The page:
Netflix stock is down nearly 10% after releasing their Q1 2021 earnings. 10%... That's a HUGE number! So, let's do a deep dive on why this happened, and whether there's a potential buying opportunity.
Here's a link to the Netflix Q1 Shareholder Letter (for your reference).
WHY THE CRASH?
- Earnings came in at $3.75 per share, which is a 26.3% beat to estimate (GOOD NEWS)
- Operating margin hit 27.2% – their highest ever! (GOOD NEWS)
- THE "BAD" NEWS: Global subscriber growth grew just 13.6% YoY versus Netflix's guidance of 14.7%. That's a one percent miss, which isn't too bad in my opinion, but I reality just hit for investors who didn't want to believe the slowdown was coming.
Netflix had given a fair heads up about the slowed growth post-pandemic, because a lot of the growth was pulled forward due to people being at home during the pandemic. In fact, Netflix was expecting the slower growth in subscribers in 2020 – which obviously didn't happen because of the pandemic. A pleasant surprise, I guess? Well now comping the 2020 growth is inevitably going to be impossible... and that's going to be the case for not just Netflix, but all the other "pandemic stocks".
Pandemic stocks: Stocks of companies who benefited from the pandemic (i.e. Zoom)
But, that's not the end of the story... there's a lot of competition coming in for the digital streaming market share. And, I believe that's spooking investors more than anything.
Although the chart above seems impressive, Netflix's market share has been declining. While it's still the dominating player, with 10 years of competitive advantage, two years ago Netflix accounted for 64.6% of demand.
On the surface, it appears that Netflix is losing this race, but we need to factor in the HUGE head start they have... and the pace at which the streaming industry is growing, from which they are still net gaining subscribers. The video streaming market is expected to grow 12-21% CAGR – which Netflix appears to be staying on pace with.
“Are we sure it’s not competition? Because obviously there’s a lot of new competition,” Reed Hastings, the company’s co-chief executive along with Ted Sarandos, said on the earnings call after the report. “It’s intensely competitive, but it always has been. We’ve been competing with Amazon Prime for 13 years, with Hulu for 14 years.” He added: “So there’s no real change that we can detect in the competitive environment.”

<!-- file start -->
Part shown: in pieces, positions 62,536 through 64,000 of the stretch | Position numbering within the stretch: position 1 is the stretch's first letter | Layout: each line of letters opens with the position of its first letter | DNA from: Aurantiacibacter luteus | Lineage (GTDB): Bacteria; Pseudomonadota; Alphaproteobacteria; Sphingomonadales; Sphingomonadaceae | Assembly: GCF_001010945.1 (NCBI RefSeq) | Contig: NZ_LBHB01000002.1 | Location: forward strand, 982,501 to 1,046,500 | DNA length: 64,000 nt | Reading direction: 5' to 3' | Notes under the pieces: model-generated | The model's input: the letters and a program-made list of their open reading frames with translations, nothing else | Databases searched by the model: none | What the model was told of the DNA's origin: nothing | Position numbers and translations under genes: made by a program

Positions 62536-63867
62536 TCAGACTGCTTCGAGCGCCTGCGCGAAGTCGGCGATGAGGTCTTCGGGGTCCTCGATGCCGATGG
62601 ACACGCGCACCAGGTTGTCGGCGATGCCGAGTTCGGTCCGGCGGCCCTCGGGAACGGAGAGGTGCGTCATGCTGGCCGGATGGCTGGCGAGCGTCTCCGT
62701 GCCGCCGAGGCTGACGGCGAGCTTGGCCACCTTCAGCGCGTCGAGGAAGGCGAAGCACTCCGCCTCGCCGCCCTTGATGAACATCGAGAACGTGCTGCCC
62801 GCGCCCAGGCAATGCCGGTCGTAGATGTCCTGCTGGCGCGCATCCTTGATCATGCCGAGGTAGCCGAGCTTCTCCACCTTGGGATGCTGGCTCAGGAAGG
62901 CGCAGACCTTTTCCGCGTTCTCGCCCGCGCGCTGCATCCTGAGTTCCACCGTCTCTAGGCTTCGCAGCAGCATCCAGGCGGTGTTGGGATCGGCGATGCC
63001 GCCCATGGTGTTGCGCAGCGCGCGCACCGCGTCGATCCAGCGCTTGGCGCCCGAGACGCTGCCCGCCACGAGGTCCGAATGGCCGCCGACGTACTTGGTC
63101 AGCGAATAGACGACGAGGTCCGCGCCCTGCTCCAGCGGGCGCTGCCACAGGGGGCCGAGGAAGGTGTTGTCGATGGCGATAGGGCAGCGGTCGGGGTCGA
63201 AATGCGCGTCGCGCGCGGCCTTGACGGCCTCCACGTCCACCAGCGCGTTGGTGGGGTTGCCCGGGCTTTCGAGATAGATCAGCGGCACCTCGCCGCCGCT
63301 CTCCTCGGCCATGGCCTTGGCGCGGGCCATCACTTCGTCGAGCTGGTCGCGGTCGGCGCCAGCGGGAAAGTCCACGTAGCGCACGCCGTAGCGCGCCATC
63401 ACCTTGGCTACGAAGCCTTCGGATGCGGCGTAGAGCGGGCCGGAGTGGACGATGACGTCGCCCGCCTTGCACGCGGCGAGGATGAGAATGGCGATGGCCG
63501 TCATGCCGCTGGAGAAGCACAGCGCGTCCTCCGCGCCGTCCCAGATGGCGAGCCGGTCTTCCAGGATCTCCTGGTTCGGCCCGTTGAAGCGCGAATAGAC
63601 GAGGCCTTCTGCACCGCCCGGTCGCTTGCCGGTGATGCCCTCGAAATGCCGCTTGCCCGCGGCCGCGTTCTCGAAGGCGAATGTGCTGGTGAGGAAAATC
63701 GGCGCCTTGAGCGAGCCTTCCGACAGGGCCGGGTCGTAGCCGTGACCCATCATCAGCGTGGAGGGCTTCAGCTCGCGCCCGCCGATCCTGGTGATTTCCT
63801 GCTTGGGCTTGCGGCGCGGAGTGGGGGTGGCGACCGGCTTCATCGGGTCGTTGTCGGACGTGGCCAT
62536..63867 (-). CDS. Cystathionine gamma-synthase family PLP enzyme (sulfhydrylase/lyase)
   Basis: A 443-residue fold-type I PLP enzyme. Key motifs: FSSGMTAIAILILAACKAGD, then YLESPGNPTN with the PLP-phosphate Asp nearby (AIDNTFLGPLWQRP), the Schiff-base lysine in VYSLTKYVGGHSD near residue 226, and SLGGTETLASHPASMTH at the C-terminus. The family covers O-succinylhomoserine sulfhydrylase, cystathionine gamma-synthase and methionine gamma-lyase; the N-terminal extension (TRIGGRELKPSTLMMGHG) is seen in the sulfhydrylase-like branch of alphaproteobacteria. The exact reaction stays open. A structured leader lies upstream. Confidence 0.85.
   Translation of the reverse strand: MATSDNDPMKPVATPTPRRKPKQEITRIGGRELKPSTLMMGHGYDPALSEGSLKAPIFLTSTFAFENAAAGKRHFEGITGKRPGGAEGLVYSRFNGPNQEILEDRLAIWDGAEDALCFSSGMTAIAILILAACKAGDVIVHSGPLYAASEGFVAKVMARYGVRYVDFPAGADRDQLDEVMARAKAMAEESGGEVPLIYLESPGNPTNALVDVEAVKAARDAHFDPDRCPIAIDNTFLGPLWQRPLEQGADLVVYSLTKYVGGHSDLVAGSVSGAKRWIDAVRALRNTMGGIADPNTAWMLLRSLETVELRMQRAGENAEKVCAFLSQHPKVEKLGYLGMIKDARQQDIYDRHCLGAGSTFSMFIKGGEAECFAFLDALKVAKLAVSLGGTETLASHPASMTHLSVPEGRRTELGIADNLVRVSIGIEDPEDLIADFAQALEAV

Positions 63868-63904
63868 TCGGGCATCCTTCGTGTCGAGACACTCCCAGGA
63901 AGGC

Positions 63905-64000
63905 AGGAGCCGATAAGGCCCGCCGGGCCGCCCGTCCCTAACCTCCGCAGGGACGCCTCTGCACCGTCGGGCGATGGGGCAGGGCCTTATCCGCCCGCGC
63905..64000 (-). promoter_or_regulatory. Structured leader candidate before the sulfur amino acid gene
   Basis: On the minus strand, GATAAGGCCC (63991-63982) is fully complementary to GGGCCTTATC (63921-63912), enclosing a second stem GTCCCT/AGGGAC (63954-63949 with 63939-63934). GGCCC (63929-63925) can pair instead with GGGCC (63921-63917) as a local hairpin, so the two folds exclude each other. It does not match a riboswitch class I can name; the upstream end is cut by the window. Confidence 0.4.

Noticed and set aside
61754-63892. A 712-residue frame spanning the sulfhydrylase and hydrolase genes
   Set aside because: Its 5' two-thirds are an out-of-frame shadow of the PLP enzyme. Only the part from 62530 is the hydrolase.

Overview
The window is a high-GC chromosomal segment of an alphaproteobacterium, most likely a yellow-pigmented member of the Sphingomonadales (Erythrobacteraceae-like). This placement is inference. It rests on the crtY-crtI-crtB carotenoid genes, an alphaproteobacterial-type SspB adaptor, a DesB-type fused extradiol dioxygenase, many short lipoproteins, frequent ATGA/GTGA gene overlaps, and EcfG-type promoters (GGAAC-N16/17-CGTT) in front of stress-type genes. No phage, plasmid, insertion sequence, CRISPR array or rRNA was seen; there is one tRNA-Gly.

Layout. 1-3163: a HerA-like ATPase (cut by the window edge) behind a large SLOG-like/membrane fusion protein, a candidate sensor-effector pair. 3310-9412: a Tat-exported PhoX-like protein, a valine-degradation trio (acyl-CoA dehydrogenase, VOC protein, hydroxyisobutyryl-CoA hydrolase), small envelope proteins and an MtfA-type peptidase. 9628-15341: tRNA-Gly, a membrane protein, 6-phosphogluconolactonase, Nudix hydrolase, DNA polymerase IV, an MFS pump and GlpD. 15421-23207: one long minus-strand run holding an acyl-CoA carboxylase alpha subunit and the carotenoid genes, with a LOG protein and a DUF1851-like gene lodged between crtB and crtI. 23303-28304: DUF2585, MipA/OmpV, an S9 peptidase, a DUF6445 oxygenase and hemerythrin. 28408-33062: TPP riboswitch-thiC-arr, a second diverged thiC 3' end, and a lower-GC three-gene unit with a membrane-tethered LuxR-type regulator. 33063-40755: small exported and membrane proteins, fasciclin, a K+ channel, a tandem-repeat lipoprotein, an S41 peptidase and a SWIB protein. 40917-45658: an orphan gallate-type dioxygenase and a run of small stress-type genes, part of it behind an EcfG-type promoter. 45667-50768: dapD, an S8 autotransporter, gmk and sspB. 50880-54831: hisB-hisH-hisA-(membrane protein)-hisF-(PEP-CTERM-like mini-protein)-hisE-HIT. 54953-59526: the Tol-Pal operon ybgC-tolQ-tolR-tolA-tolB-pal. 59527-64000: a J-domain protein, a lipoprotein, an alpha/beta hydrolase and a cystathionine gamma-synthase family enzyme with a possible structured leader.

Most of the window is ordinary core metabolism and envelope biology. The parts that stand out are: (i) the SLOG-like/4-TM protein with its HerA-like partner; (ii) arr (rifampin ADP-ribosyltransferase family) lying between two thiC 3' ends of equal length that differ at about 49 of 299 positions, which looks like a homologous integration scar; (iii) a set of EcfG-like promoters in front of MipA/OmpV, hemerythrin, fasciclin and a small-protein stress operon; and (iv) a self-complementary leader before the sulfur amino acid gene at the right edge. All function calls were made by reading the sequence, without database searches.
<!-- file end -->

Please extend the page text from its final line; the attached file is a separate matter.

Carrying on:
BUY THE DIP?
In order to understand if we should buy the dip, we simply need to ask whether Cathy Wood bought the dip... If yes, then buy. If not, then pass. I'm joking of course. But, she did buy almost 60,000 shares. Keep in mind, she dumped 28,000 shares of Netflix in March – smart move.
On a more serious note, let's start by looking at fair value of Netflix. I've played around with several discounted cash flow methods (I won't bore you with the details) and cross-referenced my fair value with other analysis. I do believe the fair value of Netflix is ~$500. That means, at today's prices, we're paying pretty close to that... which you complain about.
I played with several assumptions, which you can see below, and I just can't see a scenario where Netflix doesn't reach $600 per share. Now, whether it be this year or next... I don't know. But, we will get there.
I will link the spreadsheet to premium members (BETA) only. Only because it's not polished, but it would be worthwhile playing with your own assumptions. I assumed modest subscriber growth, which declines significantly in later years (what investors are fearing). The most conservative assumption I made here, is a significant compression in Netflix's P/E ratio. They're currently trading at 60X P/E, whereas I do believe this will eventually compress to 35-45X in the next few years. Netflix is becoming a more stable, profitable company. Isn't this what investors wanted?
I also assumed Netflix would have 300 million subscribers by 2023, whereas Ark Invest forecasted 400 million by the same time. I always stay as conservative as possible.
Of course, there is risk... which, as I mentioned, is likely in the competition. Netflix might not have the luxury of increasing prices as much as it may have in the past. And, it will need to be super competitive with its releases.
This is a list of the most in-demand shows during the first quarter. Netflix accounts for 7 of the 10, but Disney+ and Amazon have entries as well. Note that Disney+ has the two biggest.
Production, or content creation, has been a huge problem for the industry as a whole, which management has pointed out. But, Netflix is doing a great job at "globalizing" content. They're essentially creating hits in local languages, which are carrying out to be hits at home as well... think Money Heist (from Spain) or Who Killed Sara? (from Mexico). I'm only naming the two I watched... which were both great.
In conclusion, I am slightly bullish on Netflix up until $600 per share. I would buy some at $500 (where it is now) and buy more if it dips between $480-500 (I don't see it going below that imho). It really depends on whether Netflix can innovate from here to solidify it's position at the top. I wouldn't put it past them to do that... since they have proven to do so in the past. After all, they were the industry pioneers in digital streaming after mailing DVDs to people at home. One of their founders, Reed Hastings, is still active... and I would never bet against a founder, because they're always something special a founder shares with his company.
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